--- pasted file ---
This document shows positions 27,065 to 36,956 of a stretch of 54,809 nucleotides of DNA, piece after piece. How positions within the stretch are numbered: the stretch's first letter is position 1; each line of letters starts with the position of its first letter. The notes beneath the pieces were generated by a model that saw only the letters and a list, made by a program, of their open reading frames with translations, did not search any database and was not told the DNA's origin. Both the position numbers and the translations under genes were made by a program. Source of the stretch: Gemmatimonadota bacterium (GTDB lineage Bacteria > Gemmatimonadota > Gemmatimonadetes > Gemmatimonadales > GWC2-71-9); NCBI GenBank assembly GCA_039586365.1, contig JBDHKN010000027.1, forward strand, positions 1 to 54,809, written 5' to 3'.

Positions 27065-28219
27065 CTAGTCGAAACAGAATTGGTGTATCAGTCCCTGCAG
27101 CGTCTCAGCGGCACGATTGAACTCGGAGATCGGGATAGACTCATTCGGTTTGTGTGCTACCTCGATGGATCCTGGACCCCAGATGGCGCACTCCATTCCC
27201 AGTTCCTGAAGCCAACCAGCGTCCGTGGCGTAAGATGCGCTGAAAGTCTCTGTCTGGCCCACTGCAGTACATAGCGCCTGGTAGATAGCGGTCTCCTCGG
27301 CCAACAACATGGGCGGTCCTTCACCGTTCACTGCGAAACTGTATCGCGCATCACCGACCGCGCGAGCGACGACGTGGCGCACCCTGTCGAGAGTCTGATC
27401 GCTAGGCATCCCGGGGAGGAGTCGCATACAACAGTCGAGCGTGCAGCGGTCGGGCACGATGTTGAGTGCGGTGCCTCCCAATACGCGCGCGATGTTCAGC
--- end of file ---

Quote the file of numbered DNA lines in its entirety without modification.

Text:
This document shows positions 27,065 to 36,956 of a stretch of 54,809 nucleotides of DNA, piece after piece. How positions within the stretch are numbered: the stretch's first letter is position 1; each line of letters starts with the position of its first letter. The notes beneath the pieces were generated by a model that saw only the letters and a list, made by a program, of their open reading frames with translations, did not search any database and was not told the DNA's origin. Both the position numbers and the translations under genes were made by a program. Source of the stretch: Gemmatimonadota bacterium (GTDB lineage Bacteria > Gemmatimonadota > Gemmatimonadetes > Gemmatimonadales > GWC2-71-9); NCBI GenBank assembly GCA_039586365.1, contig JBDHKN010000027.1, forward strand, positions 1 to 54,809, written 5' to 3'.

Positions 27065-28219
27065 CTAGTCGAAACAGAATTGGTGTATCAGTCCCTGCAG
27101 CGTCTCAGCGGCACGATTGAACTCGGAGATCGGGATAGACTCATTCGGTTTGTGTGCTACCTCGATGGATCCTGGACCCCAGATGGCGCACTCCATTCCC
27201 AGTTCCTGAAGCCAACCAGCGTCCGTGGCGTAAGATGCGCTGAAAGTCTCTGTCTGGCCCACTGCAGTACATAGCGCCTGGTAGATAGCGGTCTCCTCGG
27301 CCAACAACATGGGCGGTCCTTCACCGTTCACTGCGAAACTGTATCGCGCATCACCGACCGCGCGAGCGACGACGTGGCGCACCCTGTCGAGAGTCTGATC
27401 GCTAGGCATCCCGGGGAGGAGTCGCATACAACAGTCGAGCGTGCAGCGGTCGGGCACGATGTTGAGTGCGGTGCCTCCCAATACGCGCGCGATGTTCAGC